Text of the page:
International organizations that work with HIV/AIDS issues say unless more money is provided for programs in developing countries, the campaign to eradicate the disease will suffer a 20-year set back.
AIDS activists, some with the HIV virus, protested outside the U.S. Embassy in Johannesburg last month. They say they are afraid that American funding for international AIDS programs might be scaled back.
Activists like Sharon Ekambaram, a spokesperson for Doctors Without Borders, say if the U.S. cuts funding, other countries will do the same. "The AIDS epidemic is still an emergency. It hasn't gone away and it will not go away," she said.
Ekambaram says in countries like Mozambique, 90 percent of AIDS funding comes from international donors.
In Ukraine, HIV/AIDS patients and their supporters protested earlier this month against the possible closure of an HIV ward at a hospital in Kiev. The hospital reportedly has that country's best treatment program for HIV/AIDS.
Doctors and AIDS activists are concerned that people who need treatment will not get it, and the picture of AIDS will once again be that of the dead and dying.
In recent months, in different parts of the world including the United States, there have been reports of doctors turning away AIDS patients from treatment centers because of funding problems. In some African countries, health officials say they can't afford to meet international standards for AIDS treatment.
AIDS expert Anthony Fauci of the U.S. National Institutes of Health addressed the issue at a recent conference. "A very sobering statistic is that for every one person that we put on therapy, two to three people get newly infected," he said.
Dr. Fauci says the number of new infections has stayed relatively the same, under three million a year. But more people are now living with the virus, so treatment needs have multiplied.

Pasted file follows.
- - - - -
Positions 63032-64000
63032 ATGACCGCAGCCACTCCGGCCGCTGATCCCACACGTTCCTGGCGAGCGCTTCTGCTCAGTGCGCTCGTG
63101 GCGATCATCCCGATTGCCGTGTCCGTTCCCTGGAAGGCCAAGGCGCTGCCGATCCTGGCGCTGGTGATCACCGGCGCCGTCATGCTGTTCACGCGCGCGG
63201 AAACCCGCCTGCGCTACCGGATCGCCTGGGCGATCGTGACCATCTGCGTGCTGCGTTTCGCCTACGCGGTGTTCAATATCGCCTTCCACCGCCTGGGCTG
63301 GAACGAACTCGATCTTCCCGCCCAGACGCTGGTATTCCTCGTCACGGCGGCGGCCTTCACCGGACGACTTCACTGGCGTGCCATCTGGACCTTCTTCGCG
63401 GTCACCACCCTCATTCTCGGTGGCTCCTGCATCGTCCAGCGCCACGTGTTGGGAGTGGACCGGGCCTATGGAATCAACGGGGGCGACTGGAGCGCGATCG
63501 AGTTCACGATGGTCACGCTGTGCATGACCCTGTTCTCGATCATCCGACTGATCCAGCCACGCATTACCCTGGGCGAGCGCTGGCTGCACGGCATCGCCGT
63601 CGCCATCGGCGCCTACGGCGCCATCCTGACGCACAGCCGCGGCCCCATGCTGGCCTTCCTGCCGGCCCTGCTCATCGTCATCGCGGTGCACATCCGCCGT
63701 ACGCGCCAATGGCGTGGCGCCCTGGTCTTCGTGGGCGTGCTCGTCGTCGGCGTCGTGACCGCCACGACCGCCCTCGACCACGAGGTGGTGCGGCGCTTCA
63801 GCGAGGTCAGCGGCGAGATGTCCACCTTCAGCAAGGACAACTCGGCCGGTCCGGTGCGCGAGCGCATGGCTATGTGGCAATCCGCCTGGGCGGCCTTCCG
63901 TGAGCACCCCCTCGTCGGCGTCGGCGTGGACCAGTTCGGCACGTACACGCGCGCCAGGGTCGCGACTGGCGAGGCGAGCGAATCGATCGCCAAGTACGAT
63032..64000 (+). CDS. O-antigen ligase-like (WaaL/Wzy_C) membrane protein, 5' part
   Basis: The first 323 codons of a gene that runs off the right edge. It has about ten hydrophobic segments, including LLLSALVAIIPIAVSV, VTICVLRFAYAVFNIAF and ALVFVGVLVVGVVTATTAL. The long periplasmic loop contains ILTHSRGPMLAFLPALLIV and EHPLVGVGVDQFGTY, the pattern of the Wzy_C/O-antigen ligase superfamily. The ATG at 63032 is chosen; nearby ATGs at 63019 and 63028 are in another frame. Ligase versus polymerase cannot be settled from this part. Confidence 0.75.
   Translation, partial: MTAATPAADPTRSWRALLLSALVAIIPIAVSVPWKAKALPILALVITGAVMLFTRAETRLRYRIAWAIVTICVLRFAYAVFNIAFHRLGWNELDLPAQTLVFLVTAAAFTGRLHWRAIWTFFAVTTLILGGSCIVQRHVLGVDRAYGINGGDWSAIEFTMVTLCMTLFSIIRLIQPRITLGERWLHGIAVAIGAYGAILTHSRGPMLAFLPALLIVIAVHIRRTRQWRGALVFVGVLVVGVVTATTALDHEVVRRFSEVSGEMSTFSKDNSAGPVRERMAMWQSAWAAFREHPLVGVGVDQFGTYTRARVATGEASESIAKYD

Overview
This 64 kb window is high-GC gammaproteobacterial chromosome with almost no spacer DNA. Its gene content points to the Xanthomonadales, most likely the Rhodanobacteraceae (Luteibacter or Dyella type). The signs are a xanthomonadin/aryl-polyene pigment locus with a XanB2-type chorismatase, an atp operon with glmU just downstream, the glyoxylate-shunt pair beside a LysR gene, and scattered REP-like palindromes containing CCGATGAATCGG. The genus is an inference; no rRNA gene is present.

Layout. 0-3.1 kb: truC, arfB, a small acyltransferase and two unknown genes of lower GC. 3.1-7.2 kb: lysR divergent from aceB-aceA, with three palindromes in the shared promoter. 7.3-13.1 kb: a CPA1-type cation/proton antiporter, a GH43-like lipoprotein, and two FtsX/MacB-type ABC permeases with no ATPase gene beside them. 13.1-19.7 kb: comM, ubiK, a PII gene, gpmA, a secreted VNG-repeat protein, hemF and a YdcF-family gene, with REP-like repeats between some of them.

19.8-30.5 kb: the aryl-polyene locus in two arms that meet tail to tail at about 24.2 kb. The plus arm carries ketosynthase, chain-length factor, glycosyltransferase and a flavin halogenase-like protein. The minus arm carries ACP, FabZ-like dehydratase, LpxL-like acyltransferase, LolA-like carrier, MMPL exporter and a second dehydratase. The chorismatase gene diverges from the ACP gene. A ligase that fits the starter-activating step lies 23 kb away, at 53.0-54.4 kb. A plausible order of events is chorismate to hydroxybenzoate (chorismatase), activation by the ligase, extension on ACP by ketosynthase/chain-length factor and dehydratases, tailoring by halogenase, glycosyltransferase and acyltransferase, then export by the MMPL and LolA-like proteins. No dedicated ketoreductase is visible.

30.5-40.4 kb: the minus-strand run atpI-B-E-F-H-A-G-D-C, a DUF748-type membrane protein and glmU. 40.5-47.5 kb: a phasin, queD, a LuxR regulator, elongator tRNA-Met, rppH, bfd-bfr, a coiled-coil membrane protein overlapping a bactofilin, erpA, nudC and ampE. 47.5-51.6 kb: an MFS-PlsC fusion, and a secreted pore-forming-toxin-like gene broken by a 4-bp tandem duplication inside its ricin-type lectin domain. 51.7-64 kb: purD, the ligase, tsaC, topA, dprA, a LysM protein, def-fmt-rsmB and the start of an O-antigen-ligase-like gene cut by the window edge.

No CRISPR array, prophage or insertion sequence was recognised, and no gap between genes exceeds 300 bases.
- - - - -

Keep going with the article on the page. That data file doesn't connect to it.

Dr. Wafaa El-Sadr from Columbia University in New York says doctors want to reach people with HIV before they become visibly ill, especially pregnant women. They also want to treat babies with HIV. "Obviously, if you need more treatment, you need more money to be able to give people access to the treatment," he said.
U.S. funding for AIDS programs has stayed the same, with only a slight increase of two percent. But Dr. Fauci says he would like to see a greater increase in the budget for these programs. "I think the realistic aspect is that particularly for people who are HIV infected, you cannot right now, with resources that are available, get everyone who needs to be on therapy in the developing world, on therapy. So what we hope for is that there will be other donors," he said.
The AIDS experts say many wealthy countries have not kept their commitment to provide AIDS funding.
And without a vaccine, Dr. Fauci says the best methods of prevention are these:
- encourage people to limit the numbers of sexual partners
- encourage men to use condoms
- train more doctors to perform adult male circumcision
- empower women to choose their sex partners and protect themselves from getting the virus that causes AIDS
All of these goals still remain major challenges.